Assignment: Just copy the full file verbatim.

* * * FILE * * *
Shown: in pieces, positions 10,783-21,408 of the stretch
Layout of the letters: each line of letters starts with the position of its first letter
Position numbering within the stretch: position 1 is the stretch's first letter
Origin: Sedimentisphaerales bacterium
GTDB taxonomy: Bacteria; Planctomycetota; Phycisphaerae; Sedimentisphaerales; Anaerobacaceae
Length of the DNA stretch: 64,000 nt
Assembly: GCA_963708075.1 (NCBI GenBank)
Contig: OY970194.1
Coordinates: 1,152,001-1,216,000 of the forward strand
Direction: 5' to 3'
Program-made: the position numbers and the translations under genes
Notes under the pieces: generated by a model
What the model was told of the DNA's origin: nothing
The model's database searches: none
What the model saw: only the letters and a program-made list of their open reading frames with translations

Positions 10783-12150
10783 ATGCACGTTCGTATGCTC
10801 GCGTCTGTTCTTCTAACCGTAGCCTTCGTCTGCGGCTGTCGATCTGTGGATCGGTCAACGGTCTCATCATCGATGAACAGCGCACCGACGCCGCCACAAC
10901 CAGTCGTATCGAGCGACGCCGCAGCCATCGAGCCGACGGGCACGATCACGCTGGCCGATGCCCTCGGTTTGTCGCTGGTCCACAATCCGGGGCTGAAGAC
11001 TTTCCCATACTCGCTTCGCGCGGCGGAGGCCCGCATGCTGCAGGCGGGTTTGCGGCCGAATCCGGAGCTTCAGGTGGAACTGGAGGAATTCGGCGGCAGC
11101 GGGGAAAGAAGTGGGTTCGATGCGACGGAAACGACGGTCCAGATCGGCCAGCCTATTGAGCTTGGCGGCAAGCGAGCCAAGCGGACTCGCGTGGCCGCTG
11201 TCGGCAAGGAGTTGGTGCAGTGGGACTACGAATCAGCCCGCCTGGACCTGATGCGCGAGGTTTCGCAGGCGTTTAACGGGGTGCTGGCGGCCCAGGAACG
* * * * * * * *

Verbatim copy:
Shown: in pieces, positions 10,783-21,408 of the stretch
Layout of the letters: each line of letters starts with the position of its first letter
Position numbering within the stretch: position 1 is the stretch's first letter
Origin: Sedimentisphaerales bacterium
GTDB taxonomy: Bacteria; Planctomycetota; Phycisphaerae; Sedimentisphaerales; Anaerobacaceae
Length of the DNA stretch: 64,000 nt
Assembly: GCA_963708075.1 (NCBI GenBank)
Contig: OY970194.1
Coordinates: 1,152,001-1,216,000 of the forward strand
Direction: 5' to 3'
Program-made: the position numbers and the translations under genes
Notes under the pieces: generated by a model
What the model was told of the DNA's origin: nothing
The model's database searches: none
What the model saw: only the letters and a program-made list of their open reading frames with translations

Positions 10783-12150
10783 ATGCACGTTCGTATGCTC
10801 GCGTCTGTTCTTCTAACCGTAGCCTTCGTCTGCGGCTGTCGATCTGTGGATCGGTCAACGGTCTCATCATCGATGAACAGCGCACCGACGCCGCCACAAC
10901 CAGTCGTATCGAGCGACGCCGCAGCCATCGAGCCGACGGGCACGATCACGCTGGCCGATGCCCTCGGTTTGTCGCTGGTCCACAATCCGGGGCTGAAGAC
11001 TTTCCCATACTCGCTTCGCGCGGCGGAGGCCCGCATGCTGCAGGCGGGTTTGCGGCCGAATCCGGAGCTTCAGGTGGAACTGGAGGAATTCGGCGGCAGC
11101 GGGGAAAGAAGTGGGTTCGATGCGACGGAAACGACGGTCCAGATCGGCCAGCCTATTGAGCTTGGCGGCAAGCGAGCCAAGCGGACTCGCGTGGCCGCTG
11201 TCGGCAAGGAGTTGGTGCAGTGGGACTACGAATCAGCCCGCCTGGACCTGATGCGCGAGGTTTCGCAGGCGTTTAACGGGGTGCTGGCGGCCCAGGAACG